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Strong opinions, weakly held

Making computer books more usable

The book Programming Ruby, also commonly referred to as “the pickaxe book,” is widely regarded in the Ruby community as a must-have. Unfortunately, it doesn’t really meet my expectations. You can find parts of the book online, so you can see for yourself what I’m talking about.

Take a look at the chapter on Basic Input and Output. Let’s say you want to open a new text file and direct your output to that file. This seems pretty basic, and you’d expect to see it explained in a chapter that purports to cover input and output. On this seemingly important topic, readers are given one sentence and no examples:

The same methods that we’ve been using for “simple” I/O are available for all file objects.

Perhaps I am an atypical computer book consumer. If I’m in a hurry to get something done (and I’m always in a hurry), I find the right chapter in the book and skim the code samples to find one that illustrates how to do what I want to do, then I read the surrounding text. I’m not interested in reading the full chapter and drawing inferences, especially in cases like this where I know how to accomplish the same task in about ten other programming languages and I just need to know the syntax. Anyway, here’s the missing example:

f = File.open(“mynewfile.txt”, “w”) f.puts(“a line of text”) f.close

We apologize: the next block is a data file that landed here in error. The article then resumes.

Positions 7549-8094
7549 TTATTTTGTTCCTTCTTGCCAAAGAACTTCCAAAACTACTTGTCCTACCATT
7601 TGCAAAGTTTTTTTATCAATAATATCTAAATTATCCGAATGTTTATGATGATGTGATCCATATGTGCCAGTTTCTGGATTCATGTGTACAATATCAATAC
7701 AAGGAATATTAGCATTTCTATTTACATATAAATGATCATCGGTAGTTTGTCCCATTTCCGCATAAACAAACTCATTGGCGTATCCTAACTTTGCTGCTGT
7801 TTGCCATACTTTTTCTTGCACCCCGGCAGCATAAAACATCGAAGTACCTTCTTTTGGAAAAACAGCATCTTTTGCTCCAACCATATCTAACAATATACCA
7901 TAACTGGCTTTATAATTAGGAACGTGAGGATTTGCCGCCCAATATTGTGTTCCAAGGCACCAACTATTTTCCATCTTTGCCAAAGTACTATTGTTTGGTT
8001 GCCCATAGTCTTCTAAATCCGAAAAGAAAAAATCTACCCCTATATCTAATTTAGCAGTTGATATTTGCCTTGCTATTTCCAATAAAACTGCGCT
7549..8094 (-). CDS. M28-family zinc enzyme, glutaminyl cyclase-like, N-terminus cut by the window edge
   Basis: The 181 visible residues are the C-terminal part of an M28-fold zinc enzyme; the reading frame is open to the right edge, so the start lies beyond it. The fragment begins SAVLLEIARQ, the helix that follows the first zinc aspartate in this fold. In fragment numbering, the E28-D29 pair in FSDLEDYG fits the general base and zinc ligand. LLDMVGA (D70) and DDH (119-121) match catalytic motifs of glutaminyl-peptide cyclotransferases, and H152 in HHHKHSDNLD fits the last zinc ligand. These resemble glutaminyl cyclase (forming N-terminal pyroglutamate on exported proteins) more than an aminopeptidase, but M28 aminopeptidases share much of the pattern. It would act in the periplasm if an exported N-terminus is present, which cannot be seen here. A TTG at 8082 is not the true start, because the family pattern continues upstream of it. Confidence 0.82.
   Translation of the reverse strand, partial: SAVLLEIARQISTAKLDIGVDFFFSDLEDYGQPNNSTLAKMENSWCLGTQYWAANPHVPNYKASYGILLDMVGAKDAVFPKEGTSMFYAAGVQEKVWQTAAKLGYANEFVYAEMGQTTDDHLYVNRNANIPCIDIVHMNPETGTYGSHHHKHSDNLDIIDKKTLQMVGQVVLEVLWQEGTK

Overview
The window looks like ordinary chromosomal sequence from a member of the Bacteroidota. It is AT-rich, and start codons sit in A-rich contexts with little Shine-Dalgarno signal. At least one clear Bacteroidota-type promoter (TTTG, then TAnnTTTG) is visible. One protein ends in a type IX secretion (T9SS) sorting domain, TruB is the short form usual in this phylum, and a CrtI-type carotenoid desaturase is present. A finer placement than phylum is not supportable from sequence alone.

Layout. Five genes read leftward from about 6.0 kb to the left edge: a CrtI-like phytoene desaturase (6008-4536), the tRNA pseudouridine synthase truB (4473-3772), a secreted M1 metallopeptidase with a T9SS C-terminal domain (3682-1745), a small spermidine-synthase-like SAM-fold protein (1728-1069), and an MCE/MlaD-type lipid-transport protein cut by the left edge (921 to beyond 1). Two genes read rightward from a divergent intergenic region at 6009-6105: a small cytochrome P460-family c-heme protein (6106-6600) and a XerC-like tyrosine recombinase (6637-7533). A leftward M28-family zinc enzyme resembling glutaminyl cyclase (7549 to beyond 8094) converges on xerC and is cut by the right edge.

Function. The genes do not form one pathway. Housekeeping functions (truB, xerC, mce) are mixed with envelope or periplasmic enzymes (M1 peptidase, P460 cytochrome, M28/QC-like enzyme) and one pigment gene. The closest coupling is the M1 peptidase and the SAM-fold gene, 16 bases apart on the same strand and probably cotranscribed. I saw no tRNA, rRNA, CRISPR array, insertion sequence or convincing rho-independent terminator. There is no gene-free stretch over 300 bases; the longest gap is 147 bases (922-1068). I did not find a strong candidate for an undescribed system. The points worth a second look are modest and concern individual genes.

How difficult was that?

5 Comments

  1. That actually makes your point better than you may have realized… something like

    File.open("mynewfile.txt", "w") do |f|
    f.puts("a line of text")
    end
    

    is rather more idiomatic. (It also arranges for the close to happen even if something in the middle throws an exception).

  2. O’Reilly’s cookbooks (at least the Perl and Java Cookboks) are fantastic for this sort of thing. Is someone slaving on a Ruby Cookbook?

  3. FWIW the online version is the old edition of the book. Here is what the 2nd Edition has to say on the subject:

    As you may expect, you can create a new file object using File.new.
    file = File.new("testfile", "r")
    # ... process the file
    file.close
    You can create a File object that is open for reading, writing, or both, according to the mode string. (Here we opened testfile for reading with an “r”. We could also have used “w” for write or “rw” for read-write. The full list of allowed modes appears on page 504.)

    etc.

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